Road Traffic Offences

Department for Transport written question – answered at on 2 March 2021.

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Photo of Stephanie Peacock Stephanie Peacock Shadow Minister (Environment, Food and Rural Affairs)

To ask the Secretary of State for Transport, what steps his Department is taking to ensure that local authorities have the resources they need to tackle (a) speeding and (b) anti-social behaviour on roads.

Photo of Stephanie Peacock Stephanie Peacock Shadow Minister (Environment, Food and Rural Affairs)

To ask the Secretary of State for Transport, what steps the Government is taking to ensure a coordinated inter-departmental approach to tackling (a) speeding and (b) anti-social behaviour on roads.

Photo of Rachel Maclean Rachel Maclean Parliamentary Under-Secretary (Department for Transport)

The Government believes that any form of dangerous or inconsiderate driving behaviour is a serious road safety issue. All available research shows a link between excessive speed and the risk of collisions.

Enforcement of road traffic laws is for the police. Last autumn the Department for Transport launched a Call for Evidence, part of a wider roads policing review, a thorough examination of roads policing of roads policing in England and Wales and its relevance to road safety. Responses to the Call for Evidence will inform the action plan that is being developed by the roads policing review governance board. This is jointly chaired by officials from the Home Office and the Department for Transport. The Call for Evidence closed in October and we are planning to publish our response later this year.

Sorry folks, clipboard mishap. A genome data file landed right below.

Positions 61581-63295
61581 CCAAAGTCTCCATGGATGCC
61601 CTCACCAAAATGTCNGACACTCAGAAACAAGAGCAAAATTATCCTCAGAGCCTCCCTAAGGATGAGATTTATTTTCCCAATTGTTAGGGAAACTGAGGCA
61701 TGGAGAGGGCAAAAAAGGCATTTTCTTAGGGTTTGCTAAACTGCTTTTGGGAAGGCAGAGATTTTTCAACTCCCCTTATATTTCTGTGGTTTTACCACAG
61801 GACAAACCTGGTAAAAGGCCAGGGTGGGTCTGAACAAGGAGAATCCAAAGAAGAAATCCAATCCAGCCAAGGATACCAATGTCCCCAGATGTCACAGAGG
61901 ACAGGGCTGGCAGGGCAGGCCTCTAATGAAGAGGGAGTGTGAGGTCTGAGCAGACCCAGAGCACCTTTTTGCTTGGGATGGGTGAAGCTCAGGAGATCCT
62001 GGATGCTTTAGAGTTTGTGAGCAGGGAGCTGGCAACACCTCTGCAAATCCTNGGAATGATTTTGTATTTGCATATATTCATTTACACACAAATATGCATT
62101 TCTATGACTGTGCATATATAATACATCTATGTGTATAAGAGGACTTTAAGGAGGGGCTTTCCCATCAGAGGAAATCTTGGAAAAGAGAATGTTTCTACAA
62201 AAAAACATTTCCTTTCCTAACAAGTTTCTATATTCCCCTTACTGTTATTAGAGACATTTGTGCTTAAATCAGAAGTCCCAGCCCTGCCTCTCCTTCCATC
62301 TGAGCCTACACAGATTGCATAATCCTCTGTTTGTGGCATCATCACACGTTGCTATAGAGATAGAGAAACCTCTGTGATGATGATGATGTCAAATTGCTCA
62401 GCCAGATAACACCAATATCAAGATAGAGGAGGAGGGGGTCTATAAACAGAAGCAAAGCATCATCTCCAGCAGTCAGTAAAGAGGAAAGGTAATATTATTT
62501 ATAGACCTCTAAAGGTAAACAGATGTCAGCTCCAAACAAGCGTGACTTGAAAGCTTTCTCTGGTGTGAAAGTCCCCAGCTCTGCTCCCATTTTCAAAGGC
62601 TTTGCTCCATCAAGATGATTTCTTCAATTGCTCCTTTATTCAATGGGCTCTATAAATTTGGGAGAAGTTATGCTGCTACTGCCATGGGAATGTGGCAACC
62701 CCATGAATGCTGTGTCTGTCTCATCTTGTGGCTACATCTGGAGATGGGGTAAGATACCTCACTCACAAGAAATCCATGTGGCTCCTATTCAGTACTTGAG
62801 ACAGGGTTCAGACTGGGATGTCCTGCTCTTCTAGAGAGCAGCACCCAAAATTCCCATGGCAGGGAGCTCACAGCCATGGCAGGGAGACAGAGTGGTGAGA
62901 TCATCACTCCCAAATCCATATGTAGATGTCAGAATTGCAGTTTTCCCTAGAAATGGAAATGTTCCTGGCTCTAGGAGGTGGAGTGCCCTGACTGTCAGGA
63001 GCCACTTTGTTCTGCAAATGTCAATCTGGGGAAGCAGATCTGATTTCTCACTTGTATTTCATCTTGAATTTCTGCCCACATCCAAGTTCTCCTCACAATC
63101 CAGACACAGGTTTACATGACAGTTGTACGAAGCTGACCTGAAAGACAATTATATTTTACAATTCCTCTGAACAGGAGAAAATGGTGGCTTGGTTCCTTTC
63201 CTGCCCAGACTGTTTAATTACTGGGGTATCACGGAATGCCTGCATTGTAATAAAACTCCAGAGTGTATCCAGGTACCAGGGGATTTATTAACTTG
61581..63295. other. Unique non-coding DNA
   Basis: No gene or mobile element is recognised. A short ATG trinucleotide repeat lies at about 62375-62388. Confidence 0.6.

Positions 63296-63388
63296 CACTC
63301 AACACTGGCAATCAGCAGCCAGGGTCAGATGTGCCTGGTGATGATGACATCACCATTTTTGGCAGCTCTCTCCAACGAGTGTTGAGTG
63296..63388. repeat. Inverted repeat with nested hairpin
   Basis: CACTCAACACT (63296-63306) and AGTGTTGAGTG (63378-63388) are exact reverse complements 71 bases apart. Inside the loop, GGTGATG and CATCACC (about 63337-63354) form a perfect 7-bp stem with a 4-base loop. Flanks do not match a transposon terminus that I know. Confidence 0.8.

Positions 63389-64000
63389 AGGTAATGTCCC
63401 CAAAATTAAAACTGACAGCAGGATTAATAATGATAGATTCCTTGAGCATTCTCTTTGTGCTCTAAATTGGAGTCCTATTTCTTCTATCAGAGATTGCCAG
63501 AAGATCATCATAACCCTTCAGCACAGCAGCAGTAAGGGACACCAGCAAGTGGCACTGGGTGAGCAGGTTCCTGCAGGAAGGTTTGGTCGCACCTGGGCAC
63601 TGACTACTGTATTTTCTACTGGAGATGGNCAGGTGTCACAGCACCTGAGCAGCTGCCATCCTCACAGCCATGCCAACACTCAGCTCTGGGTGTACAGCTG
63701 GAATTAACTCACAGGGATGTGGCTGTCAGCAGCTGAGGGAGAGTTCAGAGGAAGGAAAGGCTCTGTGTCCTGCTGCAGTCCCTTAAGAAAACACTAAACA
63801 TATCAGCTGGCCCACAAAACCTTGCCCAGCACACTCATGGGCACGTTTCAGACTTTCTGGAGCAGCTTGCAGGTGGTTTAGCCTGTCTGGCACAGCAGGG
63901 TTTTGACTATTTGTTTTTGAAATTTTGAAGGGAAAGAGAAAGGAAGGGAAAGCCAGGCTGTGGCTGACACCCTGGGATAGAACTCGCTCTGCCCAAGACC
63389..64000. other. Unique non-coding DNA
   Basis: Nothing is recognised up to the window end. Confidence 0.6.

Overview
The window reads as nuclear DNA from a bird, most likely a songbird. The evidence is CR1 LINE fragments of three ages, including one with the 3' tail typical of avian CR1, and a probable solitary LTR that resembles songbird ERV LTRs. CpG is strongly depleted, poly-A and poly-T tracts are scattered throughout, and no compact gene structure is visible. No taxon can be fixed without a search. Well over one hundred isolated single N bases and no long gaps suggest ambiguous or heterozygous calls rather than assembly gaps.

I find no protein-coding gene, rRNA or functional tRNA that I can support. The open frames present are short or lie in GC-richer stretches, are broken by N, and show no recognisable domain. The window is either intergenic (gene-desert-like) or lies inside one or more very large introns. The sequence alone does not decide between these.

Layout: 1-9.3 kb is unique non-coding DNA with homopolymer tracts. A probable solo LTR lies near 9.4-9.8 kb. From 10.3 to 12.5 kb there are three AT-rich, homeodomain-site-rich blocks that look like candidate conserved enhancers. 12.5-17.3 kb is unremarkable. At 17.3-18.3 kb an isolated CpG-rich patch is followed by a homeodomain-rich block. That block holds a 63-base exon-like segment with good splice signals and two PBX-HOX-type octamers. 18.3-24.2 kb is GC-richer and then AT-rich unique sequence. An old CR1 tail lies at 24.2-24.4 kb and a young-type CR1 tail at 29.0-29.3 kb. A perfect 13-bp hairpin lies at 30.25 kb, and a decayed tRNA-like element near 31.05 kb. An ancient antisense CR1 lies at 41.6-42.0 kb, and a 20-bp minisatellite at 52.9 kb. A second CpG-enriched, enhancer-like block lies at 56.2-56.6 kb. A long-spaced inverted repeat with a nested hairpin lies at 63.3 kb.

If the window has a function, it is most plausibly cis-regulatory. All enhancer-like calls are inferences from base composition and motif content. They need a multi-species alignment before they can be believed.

The Road Safety Statement, ‘A Lifetime of Road Safety’, published in July 2019, describes many actions that will contribute towards safer driving and riding all round. By improving the training of new drivers, exposing them to a better understanding of hazards on the road and explaining road safety message through ‘THINK!’ campaigns, we aim to produce novice drivers with a better understanding of the importance of sensible speeds.

The Department has allocated £500 million for the period 2020/21 to 2021/22 to local highways authorities in England, outside of London, through the Integrated Transport Block for small scale transport schemes, including road safety measures. The Integrated Transport Block is not ring-fenced, allowing authorities to spend their allocations according to their own priorities. It is therefore for each authority to decide how it allocates its resources and which transport improvement projects to support.

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